PAYE umbrella techies specialising in IT contracting could be forgiven for experiencing a degree of confusion today, as conflicting pictures emerge about the health of the IT skills market.
The REC’s latest Report on Jobs suggests that demand for IT contractors fell slightly in July, dipping from June’s score of 51.9 to 51.6. Although this marks a welcome rise on May’s dismal score of 49.2, it represents an annual decline – demand stood at 55.5 last July.
A more encouraging snapshot comes from specialist IT recruiter CWJobs, with data compiled from contractor job ads in the national and regional press, IT business magazines and specialist IT and multi-sector websites. According to this survey, demand for IT contractors rose by an average of 3% in July.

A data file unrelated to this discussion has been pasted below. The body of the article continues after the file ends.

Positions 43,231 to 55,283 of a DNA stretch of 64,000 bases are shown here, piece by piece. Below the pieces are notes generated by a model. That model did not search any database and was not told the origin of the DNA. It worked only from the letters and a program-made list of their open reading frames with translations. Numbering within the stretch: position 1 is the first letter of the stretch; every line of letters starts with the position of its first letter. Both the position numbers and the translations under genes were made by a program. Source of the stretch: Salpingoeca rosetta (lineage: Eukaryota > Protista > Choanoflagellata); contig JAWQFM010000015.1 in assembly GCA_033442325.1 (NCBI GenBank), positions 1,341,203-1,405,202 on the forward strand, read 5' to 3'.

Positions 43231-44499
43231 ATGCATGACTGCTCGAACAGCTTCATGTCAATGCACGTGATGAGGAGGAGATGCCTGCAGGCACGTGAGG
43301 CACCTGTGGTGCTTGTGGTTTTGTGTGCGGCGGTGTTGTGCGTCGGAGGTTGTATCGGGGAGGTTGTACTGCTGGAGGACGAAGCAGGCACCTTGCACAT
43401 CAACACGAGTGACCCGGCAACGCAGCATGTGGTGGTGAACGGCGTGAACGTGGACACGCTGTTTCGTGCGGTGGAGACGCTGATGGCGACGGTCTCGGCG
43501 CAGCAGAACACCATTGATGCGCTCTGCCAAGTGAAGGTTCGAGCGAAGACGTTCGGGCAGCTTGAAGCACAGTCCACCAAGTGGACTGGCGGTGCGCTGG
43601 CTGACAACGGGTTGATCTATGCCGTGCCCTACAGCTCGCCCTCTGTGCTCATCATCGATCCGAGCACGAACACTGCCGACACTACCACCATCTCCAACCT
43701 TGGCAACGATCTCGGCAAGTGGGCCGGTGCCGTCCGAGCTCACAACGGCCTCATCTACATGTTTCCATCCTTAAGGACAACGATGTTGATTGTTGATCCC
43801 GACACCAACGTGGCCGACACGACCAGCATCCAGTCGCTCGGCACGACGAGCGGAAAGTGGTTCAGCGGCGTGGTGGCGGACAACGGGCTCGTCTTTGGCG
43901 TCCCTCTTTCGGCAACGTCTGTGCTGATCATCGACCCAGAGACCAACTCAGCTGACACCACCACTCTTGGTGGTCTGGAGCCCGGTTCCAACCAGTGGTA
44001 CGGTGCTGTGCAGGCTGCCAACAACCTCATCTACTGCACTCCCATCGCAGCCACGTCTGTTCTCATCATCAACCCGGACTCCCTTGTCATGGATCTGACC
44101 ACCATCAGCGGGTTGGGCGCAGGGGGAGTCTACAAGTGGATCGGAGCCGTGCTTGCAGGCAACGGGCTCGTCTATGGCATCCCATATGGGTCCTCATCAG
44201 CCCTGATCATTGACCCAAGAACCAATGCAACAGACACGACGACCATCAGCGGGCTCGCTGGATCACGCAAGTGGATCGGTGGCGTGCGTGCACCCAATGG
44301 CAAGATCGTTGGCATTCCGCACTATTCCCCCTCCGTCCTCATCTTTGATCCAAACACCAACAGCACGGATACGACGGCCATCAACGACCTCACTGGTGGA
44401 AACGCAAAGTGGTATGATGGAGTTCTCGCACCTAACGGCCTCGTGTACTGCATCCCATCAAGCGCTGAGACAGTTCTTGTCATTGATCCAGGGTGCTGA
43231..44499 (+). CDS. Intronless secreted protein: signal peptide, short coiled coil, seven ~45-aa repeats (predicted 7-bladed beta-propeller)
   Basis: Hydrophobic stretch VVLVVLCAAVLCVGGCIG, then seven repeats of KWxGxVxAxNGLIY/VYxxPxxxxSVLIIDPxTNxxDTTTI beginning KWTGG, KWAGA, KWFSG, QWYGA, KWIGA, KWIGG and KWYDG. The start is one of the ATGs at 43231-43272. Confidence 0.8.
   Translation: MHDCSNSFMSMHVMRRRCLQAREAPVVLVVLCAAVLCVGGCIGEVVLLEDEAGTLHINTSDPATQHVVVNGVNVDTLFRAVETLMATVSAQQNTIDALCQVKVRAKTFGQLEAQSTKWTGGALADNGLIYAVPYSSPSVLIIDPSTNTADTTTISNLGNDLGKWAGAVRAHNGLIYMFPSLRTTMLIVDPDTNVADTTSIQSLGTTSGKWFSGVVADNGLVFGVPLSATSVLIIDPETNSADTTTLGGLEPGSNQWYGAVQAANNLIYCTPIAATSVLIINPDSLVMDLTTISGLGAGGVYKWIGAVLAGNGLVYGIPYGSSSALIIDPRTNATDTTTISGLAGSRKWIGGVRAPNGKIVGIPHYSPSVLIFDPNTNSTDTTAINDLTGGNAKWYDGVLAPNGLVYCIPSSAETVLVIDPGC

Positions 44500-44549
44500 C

Attributing the rise to the ‘Olympics effect’, CWJobs’ director Richard Nott said: “A significant number will have been recruited just to work on the opening ceremony, for example, and that's before you take into consideration those extra hands needed for traffic management systems and broadcasting images and videos of the athletes in action.”
90% of these vacancies arose in the UK’s technological hub – London and South East – which are in close proximity to the Games. The Games have generated increased IT demand and local businesses have responded by drafting in additional IT contractors to help them cope.
Although permanent IT billings fell for the first time since 2009, particular contractor skills enjoyed increased demand. Topping the poll were .Net (with vacancies rising by 3.3%, C# (up 3.1%), Agile (up 3.2%), and SQL and Java (both rising by 3.1%).